Cleveland Clinic recommends making a list of things that would make your job easier, less stressful, and separate from your home life, as a way to start setting boundaries. Be specific about what you need to do your job well and feel fulfilled at home. Do you need to work from home two days a week because you don’t have childcare? Would you prefer not to respond to emails on the weekends?
Then, talk to your boss about establishing these boundaries, or bring it up with potential new employers. Ask about remote-work policies and how supervisors ensure that employees’ mental health and wellbeing are a focus. 57% of employees say employers are responsible for happiness, but 50% think companies aren’t doing all they can to improve employee happiness and wellbeing at work, according to the Workplace Wellbeing Report.
4. Do more things that you enjoy
If your time and brain space are consumed by work, work, work, it’s time to change that. Intentionally make time and space for yourself to relax and do things that you enjoy, whether it’s going for a hike, crafting, or binge-watching your favorite shows. Block off time on your calendar for these activities if they don’t happen organically.
Doing more of what you enjoy will help you feel like you again, as well as refreshed and ready to take on the day. It’ll also give you a self-esteem boost. “These moments will provide little reminders of your strengths and talents beyond your work identity,” clinical psychologist Sabrina Romanoff said in a Verywell Mind interview.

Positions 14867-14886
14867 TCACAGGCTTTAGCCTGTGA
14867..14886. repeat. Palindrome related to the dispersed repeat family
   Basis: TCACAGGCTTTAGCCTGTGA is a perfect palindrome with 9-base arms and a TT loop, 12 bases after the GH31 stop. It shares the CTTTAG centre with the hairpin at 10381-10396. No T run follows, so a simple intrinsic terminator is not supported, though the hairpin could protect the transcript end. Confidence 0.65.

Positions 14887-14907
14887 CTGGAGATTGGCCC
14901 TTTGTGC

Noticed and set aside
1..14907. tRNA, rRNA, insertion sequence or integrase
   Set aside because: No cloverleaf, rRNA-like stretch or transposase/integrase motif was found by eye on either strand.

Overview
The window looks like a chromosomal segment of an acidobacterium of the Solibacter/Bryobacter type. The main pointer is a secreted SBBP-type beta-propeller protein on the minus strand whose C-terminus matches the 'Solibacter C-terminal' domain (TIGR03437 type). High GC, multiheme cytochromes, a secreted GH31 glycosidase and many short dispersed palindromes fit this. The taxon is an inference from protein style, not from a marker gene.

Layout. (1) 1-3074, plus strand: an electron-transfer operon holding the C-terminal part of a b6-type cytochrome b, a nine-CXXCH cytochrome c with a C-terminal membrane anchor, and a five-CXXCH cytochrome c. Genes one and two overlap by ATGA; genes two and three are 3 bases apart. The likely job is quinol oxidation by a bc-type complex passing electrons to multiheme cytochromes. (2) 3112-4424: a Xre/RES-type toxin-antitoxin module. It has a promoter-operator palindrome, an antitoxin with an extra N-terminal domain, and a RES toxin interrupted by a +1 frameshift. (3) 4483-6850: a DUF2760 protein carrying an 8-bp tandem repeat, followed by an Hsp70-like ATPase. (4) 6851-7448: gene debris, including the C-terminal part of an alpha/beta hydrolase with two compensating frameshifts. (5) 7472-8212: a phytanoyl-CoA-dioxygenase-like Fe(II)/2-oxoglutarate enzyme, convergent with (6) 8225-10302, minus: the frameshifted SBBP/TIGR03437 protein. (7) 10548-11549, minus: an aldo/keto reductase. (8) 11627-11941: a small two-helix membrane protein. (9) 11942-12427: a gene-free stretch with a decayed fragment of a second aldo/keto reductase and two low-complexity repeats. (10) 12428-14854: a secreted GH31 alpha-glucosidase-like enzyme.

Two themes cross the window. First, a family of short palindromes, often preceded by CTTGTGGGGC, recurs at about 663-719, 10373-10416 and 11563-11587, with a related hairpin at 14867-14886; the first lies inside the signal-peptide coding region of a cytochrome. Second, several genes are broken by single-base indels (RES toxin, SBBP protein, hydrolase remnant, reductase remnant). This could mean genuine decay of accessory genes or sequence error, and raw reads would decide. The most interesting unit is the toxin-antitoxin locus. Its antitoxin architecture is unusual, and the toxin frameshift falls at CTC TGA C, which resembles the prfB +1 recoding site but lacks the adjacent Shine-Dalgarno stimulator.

5. Take care of yourself
Taking care of yourself by prioritizing self-care and setting work boundaries is a step toward separating your self-worth from work and focusing on wellbeing. Take time off when you need to recharge and learn to manage stressby:
Exercising regularly, which takes your mind off your work. Aim to get about 150 minutes of exercise a week, by walking, taking a spin class or swimming.
Learning to meditate. This can include stepping away and taking a few deep breaths, taking a yoga class or using a meditation app for a guided practice.
Getting plenty of sleep. A good night’s sleep, of at least seven to nine hours a night, will improve your mood and give you energy throughout the day.
Always talk to your boss if you’re struggling and feel that more could be done to foster workplace wellbeing. If you still feel stressed, it might be a good idea to talk to a therapist. Many companies offer employee assistance programs or benefits connecting you with a mental health professional. This could help you find ways to deal with stress, create a work-life balance, and unlink your self-worth and personal identity from your work.